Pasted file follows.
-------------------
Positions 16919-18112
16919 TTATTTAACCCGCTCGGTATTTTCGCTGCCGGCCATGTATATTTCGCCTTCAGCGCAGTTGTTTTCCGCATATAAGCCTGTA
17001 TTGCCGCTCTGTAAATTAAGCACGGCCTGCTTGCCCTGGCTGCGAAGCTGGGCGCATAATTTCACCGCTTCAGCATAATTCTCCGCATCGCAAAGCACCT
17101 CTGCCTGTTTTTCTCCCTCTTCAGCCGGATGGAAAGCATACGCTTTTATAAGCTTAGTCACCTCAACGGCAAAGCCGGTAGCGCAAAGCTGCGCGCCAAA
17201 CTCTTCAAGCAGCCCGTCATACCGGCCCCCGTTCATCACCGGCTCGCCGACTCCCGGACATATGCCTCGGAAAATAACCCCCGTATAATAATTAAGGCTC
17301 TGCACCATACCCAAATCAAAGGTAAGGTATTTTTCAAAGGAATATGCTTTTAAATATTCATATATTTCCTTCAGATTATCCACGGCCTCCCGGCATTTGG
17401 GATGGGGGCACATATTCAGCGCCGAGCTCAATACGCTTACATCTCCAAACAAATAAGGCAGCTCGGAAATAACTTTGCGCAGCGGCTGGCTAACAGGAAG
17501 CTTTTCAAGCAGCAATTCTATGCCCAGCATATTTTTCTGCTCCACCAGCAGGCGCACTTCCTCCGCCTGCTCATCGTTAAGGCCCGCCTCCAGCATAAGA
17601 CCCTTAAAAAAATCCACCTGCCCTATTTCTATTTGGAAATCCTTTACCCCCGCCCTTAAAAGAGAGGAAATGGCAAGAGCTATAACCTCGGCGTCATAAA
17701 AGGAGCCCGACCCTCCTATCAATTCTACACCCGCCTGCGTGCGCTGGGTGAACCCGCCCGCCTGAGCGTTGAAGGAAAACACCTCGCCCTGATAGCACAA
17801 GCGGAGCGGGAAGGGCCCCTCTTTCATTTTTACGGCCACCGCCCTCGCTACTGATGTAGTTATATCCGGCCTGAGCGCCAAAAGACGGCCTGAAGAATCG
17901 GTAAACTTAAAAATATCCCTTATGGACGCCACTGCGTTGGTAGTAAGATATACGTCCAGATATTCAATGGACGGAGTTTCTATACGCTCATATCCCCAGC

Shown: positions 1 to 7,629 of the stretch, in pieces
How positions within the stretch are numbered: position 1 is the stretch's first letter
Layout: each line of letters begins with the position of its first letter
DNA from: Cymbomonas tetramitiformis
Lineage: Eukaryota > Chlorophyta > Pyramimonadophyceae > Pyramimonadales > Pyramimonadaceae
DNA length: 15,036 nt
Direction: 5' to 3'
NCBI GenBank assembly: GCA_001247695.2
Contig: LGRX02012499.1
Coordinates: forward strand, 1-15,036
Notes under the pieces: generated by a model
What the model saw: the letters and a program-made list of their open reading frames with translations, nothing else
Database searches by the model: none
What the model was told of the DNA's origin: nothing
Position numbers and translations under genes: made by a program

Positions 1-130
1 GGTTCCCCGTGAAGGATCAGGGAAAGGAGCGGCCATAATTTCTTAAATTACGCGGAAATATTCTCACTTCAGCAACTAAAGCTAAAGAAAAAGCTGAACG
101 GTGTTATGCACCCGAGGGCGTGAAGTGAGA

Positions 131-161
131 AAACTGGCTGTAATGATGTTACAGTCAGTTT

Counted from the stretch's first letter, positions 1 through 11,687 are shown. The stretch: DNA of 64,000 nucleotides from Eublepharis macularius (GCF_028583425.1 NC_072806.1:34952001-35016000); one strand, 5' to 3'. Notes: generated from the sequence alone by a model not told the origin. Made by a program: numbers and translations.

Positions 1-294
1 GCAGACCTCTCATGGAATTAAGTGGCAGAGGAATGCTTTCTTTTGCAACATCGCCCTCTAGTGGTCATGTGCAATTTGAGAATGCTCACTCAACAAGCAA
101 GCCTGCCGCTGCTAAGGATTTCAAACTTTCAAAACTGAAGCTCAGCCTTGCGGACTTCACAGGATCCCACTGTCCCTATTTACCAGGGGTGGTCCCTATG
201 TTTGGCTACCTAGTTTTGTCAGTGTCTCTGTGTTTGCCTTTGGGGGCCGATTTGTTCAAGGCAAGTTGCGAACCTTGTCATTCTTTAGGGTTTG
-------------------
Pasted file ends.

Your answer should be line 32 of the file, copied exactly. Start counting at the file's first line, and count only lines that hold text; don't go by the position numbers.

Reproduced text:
131 AAACTGGCTGTAATGATGTTACAGTCAGTTT